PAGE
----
Hitting the mark between the two, plenty of blues players in particular have declared the toothsome utility of the 1×15″ Pro or the 2×12″ Twin, while Tele-twangers and others have lauded the 2×10″ Super.And that, you’d think, would have nicely rounded out an amp maker’s midsize/larger offerings. Especially when you consider that the amp that carries them is the same under the hood as its siblings with a single 15″ speaker or two 10s (other than that the output transformer was wound to match the odd 2.7-ohm speaker load).Love the sound of this amp but I figure somebody has to make a clone of it and am wanting to hear other forms of this amazing sound.Two decades ago, when renewed appreciation of Fender’s narrow-panel tweed amps of the late ’50s really started to boom, the Bassman was generally considered king of the heap, with the 5E3 Deluxe winning fans among players who wanted to “crush it” in smaller rooms.
By January of 1970 all fender amps being produced were the more common non-drip edge silverface models, those cosmetics continued on unchanged through the entire decade. Good, now let’s talk specifically about the earliest of the drip edge amps, the “black line” models.
Many believe they were lay-out reference lines that were never intended to make it into production; that makes sense since they only appeared for about the first 4-6 months.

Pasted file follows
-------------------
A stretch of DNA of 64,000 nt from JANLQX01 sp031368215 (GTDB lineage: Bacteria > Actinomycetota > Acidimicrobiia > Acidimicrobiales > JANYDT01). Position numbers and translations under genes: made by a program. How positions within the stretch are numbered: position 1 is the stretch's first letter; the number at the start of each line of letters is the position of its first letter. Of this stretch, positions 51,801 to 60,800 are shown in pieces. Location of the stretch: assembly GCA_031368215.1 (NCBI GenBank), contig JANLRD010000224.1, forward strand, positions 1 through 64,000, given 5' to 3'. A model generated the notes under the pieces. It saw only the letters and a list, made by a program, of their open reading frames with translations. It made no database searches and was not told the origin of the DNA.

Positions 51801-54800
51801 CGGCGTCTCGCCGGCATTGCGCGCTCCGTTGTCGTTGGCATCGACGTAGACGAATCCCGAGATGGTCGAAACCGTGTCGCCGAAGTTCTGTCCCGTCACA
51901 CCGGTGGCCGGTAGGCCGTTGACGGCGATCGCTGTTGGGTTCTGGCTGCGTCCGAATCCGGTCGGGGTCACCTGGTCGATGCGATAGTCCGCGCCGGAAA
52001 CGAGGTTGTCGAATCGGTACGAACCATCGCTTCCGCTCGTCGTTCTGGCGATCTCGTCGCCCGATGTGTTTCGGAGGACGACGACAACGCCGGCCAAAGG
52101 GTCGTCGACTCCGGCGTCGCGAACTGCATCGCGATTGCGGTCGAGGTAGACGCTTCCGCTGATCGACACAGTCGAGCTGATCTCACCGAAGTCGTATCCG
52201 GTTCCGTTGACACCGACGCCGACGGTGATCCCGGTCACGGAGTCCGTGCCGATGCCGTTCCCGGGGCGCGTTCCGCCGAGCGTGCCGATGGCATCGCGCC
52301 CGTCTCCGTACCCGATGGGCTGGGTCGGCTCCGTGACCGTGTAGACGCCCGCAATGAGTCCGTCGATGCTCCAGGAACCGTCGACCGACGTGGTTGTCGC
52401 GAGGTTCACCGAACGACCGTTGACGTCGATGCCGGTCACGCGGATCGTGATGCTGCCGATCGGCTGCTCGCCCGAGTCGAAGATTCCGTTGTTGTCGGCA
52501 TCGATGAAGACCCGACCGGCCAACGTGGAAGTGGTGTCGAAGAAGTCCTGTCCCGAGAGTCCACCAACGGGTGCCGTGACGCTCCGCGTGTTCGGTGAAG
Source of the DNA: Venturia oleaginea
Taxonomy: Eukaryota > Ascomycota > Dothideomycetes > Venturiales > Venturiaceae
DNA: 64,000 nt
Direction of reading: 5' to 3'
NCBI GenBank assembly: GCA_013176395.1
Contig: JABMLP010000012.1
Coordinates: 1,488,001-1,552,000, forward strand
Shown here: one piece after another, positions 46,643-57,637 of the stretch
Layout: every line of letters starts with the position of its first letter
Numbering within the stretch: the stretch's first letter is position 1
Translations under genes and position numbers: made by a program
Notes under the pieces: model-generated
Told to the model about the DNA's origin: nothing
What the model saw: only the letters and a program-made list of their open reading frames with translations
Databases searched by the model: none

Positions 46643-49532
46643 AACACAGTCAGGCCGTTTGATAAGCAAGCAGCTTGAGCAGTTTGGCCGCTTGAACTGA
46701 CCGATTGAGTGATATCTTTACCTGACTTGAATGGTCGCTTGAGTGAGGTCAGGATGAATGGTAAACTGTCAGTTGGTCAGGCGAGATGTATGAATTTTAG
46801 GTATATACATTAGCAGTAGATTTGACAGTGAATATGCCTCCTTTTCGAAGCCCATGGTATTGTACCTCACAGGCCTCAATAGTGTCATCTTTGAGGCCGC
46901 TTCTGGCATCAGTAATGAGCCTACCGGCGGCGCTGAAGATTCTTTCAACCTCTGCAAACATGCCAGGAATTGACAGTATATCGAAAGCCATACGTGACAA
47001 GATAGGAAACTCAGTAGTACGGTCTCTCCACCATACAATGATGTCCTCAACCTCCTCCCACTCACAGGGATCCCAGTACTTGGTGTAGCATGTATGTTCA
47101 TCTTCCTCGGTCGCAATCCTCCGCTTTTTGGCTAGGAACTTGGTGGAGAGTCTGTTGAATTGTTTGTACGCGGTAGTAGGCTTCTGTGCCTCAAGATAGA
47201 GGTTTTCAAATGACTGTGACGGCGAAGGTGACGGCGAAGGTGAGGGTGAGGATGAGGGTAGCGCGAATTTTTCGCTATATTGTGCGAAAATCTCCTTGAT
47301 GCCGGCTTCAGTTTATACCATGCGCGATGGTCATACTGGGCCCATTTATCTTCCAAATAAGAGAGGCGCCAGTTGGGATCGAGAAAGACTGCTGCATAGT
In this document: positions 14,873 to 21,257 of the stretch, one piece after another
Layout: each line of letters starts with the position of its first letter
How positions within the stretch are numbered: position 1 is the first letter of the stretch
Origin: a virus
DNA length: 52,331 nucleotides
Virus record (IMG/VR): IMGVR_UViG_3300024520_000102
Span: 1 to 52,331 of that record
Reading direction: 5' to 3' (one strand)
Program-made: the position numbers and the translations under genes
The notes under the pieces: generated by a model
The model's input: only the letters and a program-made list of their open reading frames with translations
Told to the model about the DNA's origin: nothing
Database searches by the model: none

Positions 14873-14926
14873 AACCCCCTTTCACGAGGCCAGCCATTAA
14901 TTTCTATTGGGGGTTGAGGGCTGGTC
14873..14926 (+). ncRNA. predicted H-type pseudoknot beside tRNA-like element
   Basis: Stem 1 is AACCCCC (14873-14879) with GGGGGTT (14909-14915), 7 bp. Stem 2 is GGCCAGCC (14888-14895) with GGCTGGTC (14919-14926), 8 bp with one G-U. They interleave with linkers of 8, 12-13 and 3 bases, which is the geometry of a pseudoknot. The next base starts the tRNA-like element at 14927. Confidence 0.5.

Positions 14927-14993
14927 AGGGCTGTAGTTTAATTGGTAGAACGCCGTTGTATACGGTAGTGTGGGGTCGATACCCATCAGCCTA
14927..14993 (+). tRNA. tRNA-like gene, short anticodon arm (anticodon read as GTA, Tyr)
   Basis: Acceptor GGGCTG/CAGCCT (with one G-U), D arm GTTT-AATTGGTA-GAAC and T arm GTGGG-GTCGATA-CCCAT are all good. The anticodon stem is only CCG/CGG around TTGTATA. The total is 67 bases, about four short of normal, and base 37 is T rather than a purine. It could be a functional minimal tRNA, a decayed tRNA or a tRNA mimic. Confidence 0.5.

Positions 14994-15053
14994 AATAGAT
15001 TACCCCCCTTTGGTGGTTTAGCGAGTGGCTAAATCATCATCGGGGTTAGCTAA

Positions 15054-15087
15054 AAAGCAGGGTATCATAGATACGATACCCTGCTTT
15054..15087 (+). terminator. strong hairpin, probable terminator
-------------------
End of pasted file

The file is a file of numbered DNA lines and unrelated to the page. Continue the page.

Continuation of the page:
At any rate, these lines are a great clue that your amp is one of the earliest with the silverface cosmetics, many of which were otherwise UNCHANGED from the blackface design. This Deluxe Reverb was listed on Craigslist as a “70’s Silverface”.
Any effort at practicality aside, it’s indescribably, esoterically, somehow ephemerally cool, regardless of its astronomical vintage value. And as considerable as it is for the 5E7, the context makes this exceedingly clean 1956 example all the more precious.
You might not call it “showroom” or “mint”condition, but it’s all the more appealing for that – just a tiny ding here and there, the very slightest fraying at some of the lower corners of the cabinet, a mere haze of dust on the speaker frames, some wear on the handle to show it was actually played, and that’s it.